Bridging borders by combatting illicit financial flows and corruption for global financial integrity

Bridging borders by combatting illicit financial flows and corruption for global financial integrity

Thu 16 May 2024

Africa’s economic potential is hindered by the pervasive presence of illicit financial flows (IFFs), fraud, and corruption, which not only strip the continent of vital resources but also obstruct its path towards sustainable development. The staggering annual loss of $88.6 billion to IFFs, as reported by the United Nations Conference on Trade and Development (UNCTAD), underscores the urgency of addressing this pressing issue. In this article, we delve into the intricate web of illicit finance, unravelling its complexities and proposing strategies for comprehensive solutions to highlight how the way should be paved to achieve a more transparent, resilient, and equitable financial landscape throughout the African continent.

The outflow of illicit funds from Africa not only deprives the continent of essential resources but also has wider-reaching impacts by undermining the integrity of the global financial system. These funds often find refuge in offshore accounts, shell companies, and complex financial instruments, obscuring the lines between legitimate and illegitimate wealth. This phenomenon directly impacts financial institutions worldwide, exposing them to the risks of tainted funds and regulatory scrutiny. Moreover, living in an interconnected world in the modern age directly translates to the global financial markets being interconnected too. Therefore, illicit activities in one region can reverberate across borders, influencing investor confidence and financial stability on a global scale.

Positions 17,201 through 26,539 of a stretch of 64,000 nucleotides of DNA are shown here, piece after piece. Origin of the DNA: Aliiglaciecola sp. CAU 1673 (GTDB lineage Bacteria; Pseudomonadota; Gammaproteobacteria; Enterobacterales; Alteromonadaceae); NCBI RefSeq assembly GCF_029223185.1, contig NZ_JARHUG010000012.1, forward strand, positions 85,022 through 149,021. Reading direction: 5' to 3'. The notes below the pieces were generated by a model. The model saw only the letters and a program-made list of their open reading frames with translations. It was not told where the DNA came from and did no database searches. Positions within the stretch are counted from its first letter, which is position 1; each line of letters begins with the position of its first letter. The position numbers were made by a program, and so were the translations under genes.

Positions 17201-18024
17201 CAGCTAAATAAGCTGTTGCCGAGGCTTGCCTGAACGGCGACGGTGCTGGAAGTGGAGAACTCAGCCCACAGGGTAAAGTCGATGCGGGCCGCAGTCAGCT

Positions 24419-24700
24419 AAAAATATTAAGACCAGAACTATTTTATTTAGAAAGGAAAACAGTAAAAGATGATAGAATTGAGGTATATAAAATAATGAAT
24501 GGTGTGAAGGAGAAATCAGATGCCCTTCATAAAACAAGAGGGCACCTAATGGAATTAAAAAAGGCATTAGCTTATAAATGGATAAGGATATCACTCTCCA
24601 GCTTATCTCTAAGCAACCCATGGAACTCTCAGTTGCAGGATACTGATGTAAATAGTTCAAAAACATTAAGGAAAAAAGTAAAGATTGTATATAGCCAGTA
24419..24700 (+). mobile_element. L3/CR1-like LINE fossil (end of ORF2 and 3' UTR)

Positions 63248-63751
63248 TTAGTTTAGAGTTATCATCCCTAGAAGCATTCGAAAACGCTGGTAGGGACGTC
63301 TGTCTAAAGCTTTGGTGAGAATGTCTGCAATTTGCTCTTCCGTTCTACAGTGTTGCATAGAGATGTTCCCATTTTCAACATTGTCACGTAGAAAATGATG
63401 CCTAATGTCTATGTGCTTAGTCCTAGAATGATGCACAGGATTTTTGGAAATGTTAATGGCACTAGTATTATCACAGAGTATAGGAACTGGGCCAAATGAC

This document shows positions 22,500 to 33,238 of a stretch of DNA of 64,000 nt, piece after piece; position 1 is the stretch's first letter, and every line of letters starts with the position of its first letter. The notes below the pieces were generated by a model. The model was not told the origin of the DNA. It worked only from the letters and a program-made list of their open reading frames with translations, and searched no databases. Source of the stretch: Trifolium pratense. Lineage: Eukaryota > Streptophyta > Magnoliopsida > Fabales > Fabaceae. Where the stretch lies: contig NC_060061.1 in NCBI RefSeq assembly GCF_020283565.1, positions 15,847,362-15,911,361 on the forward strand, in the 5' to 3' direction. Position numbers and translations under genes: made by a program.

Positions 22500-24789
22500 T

Indeed, the transnational nature of illicit financial flows emphasises the necessity for a coordinated response that transcends borders. Criminal networks operate seamlessly across continents, exploiting regulatory gaps and jurisdictional variations to perpetrate their illicit activities. This underscores the importance of international cooperation and information-sharing mechanisms in disrupting illicit financial networks and holding wrongdoers accountable. Further, the rise of digital currencies and online platforms has facilitated the cross-border transfer of illicit funds, presenting new challenges for law enforcement agencies and financial regulators worldwide.

The presence of illicit finance poses significant risks to global financial institutions and markets. Financial institutions risk unwittingly participating in money laundering schemes or facilitating illicit transactions, thereby exposing themselves to regulatory scrutiny and reputational harm. Additionally, the perception of weak governance and widespread corruption in certain regions can deter foreign investment and impede economic growth, impacting financial markets and investor confidence worldwide. Hence, there is a growing urgency for banks and financial service providers to fortify their due diligence processes, bolster transaction monitoring capabilities, and invest in technology-driven solutions to mitigate the risks associated with illicit finance.

“Africa needs to take bold and tangible actions to consolidate its tax base. Some of the measures include strengthening capacities for raising domestic taxes and significantly reducing illicit financial flows from the continent. These, among others, are critical to achieving the targets and aspirations of the African Union Agenda 2063 as well as the United Nations Sustainable Development Goals. In this respect, the Africa Initiative on tax transparency is a step in the right direction in reducing tax evasion or avoidance as well as all other forms of illicit financial flows from Africa.”[1]

Albert M. Muchanga, Commissioner for Economic Development, Trade, Industry and Mining, African Union Commission

To tackle these challenges effectively, efforts to harmonise regulations must be intensified, both regionally and internationally. Streamlined anti-money laundering (AML) and counter-terrorism financing (CFT) frameworks can simplify compliance requirements for financial institutions operating across borders, reducing regulatory arbitrage, and enhancing the efficacy of AML/CFT endeavours. Moreover, greater transparency in beneficial ownership information and corporate structures can aid in identifying and deterring illicit activities, which in turn reinforces the integrity of the global financial system.